creative commess is the musing space of Soyini Ayanna. I grew up in Trinidad and Tobago with a Guyanese mother and a Trini father. Pop culture in general interests me, but particularly West Indian and African diaspora popular cultures. I write short fiction, poetry, critical essays and I like to consider aspects of pop culture from the lens of a black West Indian feminist, which means I get really excited about interconnections between diasporas and diasporas in conversation with one another, and there’s lots of nonsense cloaked in anti-blackness and misogynoir that I have zero tolerance for.
I am slightly obsessed with tropes of West Indian identity and or nationalism. Also slightly obsessed with black cultural spaces (both literal and figurative) like juke joints, steel pan yards, shebeens, gayelles, the Harlem Renaissance, Black Power, tamboo-bamboo among others.
I am a black feminist* and womanist and I prioritize black women & girls & black femmes always. I often find myself revisiting areas pertaining to race, blackness, anti-blackness, culture and identity to name just a few. I also think and write about love a lot. I frequently think about and critique popular West Indian & Trinbagonian cultural trends, soca trends and what I see taking place.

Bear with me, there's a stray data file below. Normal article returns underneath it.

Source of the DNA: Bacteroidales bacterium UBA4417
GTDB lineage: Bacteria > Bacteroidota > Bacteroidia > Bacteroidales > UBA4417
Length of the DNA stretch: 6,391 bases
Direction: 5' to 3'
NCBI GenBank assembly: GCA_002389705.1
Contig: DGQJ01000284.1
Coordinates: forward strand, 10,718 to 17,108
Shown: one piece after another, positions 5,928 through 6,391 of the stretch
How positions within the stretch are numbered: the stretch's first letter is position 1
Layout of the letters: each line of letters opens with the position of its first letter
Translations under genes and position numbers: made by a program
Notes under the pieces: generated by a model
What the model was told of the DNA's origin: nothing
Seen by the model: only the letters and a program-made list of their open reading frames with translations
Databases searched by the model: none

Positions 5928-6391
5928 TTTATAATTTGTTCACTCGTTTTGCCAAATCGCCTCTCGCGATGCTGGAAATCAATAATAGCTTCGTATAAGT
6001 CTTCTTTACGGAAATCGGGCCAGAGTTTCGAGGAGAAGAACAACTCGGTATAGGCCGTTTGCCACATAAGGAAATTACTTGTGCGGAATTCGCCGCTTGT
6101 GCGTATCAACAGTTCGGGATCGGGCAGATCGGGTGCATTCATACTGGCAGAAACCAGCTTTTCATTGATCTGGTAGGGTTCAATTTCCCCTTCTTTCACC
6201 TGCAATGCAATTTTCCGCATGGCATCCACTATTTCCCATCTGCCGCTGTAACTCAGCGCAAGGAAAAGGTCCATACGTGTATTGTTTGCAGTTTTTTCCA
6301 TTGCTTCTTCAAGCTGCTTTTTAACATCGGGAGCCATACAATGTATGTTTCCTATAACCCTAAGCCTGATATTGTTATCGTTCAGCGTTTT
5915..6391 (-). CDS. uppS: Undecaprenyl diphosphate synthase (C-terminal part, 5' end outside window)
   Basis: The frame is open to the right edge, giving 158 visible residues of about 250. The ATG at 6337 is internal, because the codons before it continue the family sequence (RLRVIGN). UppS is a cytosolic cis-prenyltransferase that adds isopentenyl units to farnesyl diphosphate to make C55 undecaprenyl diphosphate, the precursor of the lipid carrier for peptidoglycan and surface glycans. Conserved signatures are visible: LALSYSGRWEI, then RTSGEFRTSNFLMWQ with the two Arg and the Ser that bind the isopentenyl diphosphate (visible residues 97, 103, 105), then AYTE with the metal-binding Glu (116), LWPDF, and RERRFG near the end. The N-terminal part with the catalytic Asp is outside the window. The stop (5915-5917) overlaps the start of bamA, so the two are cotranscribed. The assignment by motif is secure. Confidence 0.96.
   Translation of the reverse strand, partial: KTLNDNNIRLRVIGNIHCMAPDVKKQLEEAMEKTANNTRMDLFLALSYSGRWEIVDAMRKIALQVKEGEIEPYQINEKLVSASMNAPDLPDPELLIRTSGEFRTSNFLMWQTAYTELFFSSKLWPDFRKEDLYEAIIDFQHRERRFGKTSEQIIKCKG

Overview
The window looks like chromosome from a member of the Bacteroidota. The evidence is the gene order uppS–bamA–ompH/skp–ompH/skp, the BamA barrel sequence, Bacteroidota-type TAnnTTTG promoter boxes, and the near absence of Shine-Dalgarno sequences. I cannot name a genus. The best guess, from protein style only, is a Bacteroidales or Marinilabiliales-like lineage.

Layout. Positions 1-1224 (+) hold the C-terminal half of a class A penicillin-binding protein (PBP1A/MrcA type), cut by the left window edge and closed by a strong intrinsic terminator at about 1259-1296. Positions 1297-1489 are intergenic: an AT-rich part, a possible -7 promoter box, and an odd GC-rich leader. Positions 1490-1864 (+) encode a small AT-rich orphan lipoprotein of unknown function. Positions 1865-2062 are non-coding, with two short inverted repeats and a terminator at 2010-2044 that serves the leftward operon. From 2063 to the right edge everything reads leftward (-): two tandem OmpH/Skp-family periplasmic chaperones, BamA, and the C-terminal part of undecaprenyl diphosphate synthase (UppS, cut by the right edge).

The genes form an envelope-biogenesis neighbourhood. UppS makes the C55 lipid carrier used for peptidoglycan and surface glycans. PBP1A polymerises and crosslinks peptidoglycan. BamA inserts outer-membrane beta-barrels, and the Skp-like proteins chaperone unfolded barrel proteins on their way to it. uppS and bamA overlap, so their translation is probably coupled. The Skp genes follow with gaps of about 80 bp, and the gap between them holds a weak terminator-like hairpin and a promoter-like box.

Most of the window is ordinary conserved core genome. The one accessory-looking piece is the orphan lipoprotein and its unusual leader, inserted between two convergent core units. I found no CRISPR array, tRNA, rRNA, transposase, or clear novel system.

This blog is simply an attempt to keep myself writing about and exploring those things –freely and as randomly as I want — so, whenever I catch a vaps to do so.
Since some people were wondering about it: the header pic is from an art project that my awesomely talented friend Natalie directed and asked me to pose for. About the title of my blog, according to the 2nd edition of Cote ci, Cote La: Trinidad and Tobago Dictionary(which I love & highly recommend), “commesse” means: “confusion associated with arguments.” and “wheeling and dealing.” And sometimes, “gossip and slander” (48). (You know, context matters.) I spell it the alternate way but like “baddis” and “baddes,” “mampie” and “mampy” — when it comes to local and regional colloquialisms — we all take liberties. Or spell it how we feel like. Or whatever.
Please attribute and cite anything you may use from my blog.
Feel free to link the I with feedback, lucky number picks (or not), or what yuh dream last night at: soy.ayanna [at] gmail [dot] com
Find some of my creative fiction and non fiction work inside Apogee Journal, Cleaver Magazine, Moko Magazine, Black Renaissance Noire, tongues of the ocean, sx Literary Salon, St. Somewhere Journal, The Guidebook, Black Girl Dangerous, 2010 Caribbean Writer Literary Journal and in Racialicious’ Love, Anonymously series. My writing has been nominated for a Pushcart Prize in poetry and The Best American Essays.
My first poetry chapbook Taste of Hibiscus (2013) is available from Dancing Girl Press.